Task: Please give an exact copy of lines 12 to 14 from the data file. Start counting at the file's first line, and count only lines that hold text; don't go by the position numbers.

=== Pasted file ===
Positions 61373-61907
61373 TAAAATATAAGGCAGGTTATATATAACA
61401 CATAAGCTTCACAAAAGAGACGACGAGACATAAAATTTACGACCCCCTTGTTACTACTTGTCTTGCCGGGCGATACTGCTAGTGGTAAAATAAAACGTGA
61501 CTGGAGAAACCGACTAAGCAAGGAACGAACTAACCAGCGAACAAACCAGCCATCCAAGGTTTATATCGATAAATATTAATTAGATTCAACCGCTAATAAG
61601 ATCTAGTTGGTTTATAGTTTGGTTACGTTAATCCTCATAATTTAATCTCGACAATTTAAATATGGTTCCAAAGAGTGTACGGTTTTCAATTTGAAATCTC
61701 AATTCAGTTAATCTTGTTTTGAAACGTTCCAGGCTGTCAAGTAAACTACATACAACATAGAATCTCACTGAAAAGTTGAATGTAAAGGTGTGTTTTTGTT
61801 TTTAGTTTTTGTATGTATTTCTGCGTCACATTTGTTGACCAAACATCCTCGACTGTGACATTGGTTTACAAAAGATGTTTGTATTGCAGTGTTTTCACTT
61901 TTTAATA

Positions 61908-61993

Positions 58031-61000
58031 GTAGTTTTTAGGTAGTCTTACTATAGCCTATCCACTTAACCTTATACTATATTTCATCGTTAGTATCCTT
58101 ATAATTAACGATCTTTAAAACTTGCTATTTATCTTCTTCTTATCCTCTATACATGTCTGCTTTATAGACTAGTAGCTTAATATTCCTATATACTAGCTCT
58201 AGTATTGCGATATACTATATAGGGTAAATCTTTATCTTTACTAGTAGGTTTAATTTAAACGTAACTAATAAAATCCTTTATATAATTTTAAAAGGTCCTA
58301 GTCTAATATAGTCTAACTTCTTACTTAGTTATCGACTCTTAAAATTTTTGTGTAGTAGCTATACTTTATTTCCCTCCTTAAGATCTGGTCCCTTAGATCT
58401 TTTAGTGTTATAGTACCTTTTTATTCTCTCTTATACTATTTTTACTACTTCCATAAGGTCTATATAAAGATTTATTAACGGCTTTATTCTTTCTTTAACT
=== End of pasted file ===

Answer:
58101 ATAATTAACGATCTTTAAAACTTGCTATTTATCTTCTTCTTATCCTCTATACATGTCTGCTTTATAGACTAGTAGCTTAATATTCCTATATACTAGCTCT
58201 AGTATTGCGATATACTATATAGGGTAAATCTTTATCTTTACTAGTAGGTTTAATTTAAACGTAACTAATAAAATCCTTTATATAATTTTAAAAGGTCCTA
58301 GTCTAATATAGTCTAACTTCTTACTTAGTTATCGACTCTTAAAATTTTTGTGTAGTAGCTATACTTTATTTCCCTCCTTAAGATCTGGTCCCTTAGATCT